Canada Might Nix Trump's NAFTA Deal Unless He Stops Steel Tariffs

Trump's trade deal scorecard might drop to zero unless Trump halts tariffs on Canadian steel and aluminum.

With much fanfare, Trump bragged about the USMCA replacement for NAFTA. Canada still has not ratified that agreement, and perhaps won't at all.

The Wall Street Journal reports Canada Links Trade-Deal Approval to Steel Tariffs.

Canada’s foreign minister indicated Monday the government might delay ratification of the revised North American free-trade deal until the Trump administration lifts its tariffs against Canadian steel and aluminum. “The existence of these tariffs for many Canadians raises some serious questions about ratification,” said Ms. Freeland, in Washington to meet with U.S. Trade Representative Robert Lighthizer and members of Congress.

Given the scandal-fueled political atmosphere and other pieces of legislation on the agenda, Canadian political watchers have said getting the trade deal ratified before summer would prove difficult—and politically unwise given the steel and aluminum tariffs and general animosity in Canada toward President Trump.

Pelosi May Sink the Deal on the US Side

It's not just Canada that may nix this deal. Also, consider New Nafta Is Threatened by Partisan Split Over Enforcement

Led by House Speaker Nancy Pelosi, Democrats want the administration to add provisions to last year’s pact with Canada and Mexico that will ensure Mexico enforces environmental protections and allows its workers to form unions freely.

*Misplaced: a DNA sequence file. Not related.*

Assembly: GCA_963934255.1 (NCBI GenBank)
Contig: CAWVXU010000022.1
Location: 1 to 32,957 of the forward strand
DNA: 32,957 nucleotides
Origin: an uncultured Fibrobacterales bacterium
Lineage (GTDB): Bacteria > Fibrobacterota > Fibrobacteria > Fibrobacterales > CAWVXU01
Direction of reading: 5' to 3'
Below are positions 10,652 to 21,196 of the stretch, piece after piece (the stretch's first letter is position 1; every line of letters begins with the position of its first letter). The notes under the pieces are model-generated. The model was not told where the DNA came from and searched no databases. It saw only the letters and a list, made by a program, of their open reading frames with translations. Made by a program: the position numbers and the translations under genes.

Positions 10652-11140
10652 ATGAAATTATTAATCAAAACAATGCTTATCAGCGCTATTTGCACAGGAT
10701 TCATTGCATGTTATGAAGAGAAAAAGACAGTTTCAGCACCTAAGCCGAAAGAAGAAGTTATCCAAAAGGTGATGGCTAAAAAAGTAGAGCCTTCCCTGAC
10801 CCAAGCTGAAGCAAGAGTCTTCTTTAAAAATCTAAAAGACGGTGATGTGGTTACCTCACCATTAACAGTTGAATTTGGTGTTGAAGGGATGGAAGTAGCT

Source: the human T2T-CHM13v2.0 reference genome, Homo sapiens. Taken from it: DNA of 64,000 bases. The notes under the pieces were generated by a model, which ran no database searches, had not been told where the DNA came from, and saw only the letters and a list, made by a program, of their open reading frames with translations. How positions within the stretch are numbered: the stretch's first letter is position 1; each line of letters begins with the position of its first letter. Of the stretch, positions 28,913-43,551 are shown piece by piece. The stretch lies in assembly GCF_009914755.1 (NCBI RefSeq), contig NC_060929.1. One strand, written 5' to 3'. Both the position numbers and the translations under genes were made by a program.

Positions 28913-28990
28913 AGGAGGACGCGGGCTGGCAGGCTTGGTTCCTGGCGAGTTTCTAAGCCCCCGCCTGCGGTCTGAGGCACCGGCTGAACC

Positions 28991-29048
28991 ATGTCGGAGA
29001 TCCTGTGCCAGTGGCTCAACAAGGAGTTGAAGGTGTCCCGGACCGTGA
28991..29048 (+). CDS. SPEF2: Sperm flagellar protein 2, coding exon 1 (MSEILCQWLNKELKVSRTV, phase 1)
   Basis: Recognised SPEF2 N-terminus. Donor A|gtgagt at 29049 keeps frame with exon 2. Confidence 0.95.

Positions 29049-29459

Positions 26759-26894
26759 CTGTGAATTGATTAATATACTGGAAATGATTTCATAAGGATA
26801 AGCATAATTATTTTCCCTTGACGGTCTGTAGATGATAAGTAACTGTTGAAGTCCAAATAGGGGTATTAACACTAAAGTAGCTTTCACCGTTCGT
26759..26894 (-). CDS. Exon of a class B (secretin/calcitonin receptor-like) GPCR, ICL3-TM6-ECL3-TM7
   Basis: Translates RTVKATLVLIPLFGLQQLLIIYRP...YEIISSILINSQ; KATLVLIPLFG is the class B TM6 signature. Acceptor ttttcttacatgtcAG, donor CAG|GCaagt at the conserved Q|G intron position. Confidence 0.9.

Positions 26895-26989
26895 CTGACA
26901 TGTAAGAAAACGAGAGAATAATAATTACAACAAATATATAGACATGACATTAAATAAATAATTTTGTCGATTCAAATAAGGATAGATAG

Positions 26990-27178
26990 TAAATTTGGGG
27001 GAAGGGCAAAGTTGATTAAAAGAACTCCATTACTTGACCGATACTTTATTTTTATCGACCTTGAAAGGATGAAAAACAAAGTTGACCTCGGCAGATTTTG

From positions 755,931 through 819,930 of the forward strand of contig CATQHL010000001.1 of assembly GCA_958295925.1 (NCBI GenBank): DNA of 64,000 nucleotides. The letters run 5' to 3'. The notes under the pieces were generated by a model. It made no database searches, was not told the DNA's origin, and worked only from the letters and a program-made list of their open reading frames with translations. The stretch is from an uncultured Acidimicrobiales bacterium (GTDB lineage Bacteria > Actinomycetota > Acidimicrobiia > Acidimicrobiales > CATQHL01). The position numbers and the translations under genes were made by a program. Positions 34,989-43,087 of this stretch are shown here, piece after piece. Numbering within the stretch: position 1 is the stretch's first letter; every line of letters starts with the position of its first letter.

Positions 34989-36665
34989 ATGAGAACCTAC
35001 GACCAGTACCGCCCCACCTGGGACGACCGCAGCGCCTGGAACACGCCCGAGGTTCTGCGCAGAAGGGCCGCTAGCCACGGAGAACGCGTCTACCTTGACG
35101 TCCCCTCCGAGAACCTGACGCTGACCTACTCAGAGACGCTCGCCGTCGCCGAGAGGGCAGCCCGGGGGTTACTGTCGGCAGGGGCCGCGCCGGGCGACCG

“Right now, the president’s Nafta update can’t be enforced,” said Sen. Ron Wyden of Oregon, the top Democrat on the Senate committee that oversees trade. “No matter how good a deal looks on paper, it doesn’t mean much if you can’t make sure the other countries live up to their end of the bargain.”

The USMCA requires ratification in the House and Senate as well as legislatures in Canada and Mexico before it could replace the original Nafta that took effect in 1994.

If Mrs. Pelosi’s party remains unified, she could block consideration of USMCA, either by changing the rules of the House or triggering a mechanism inserted by Mr. Wyden into the fast-track trade law—which governs how trade pacts are passed—that would prevent the agreement from getting expedited consideration

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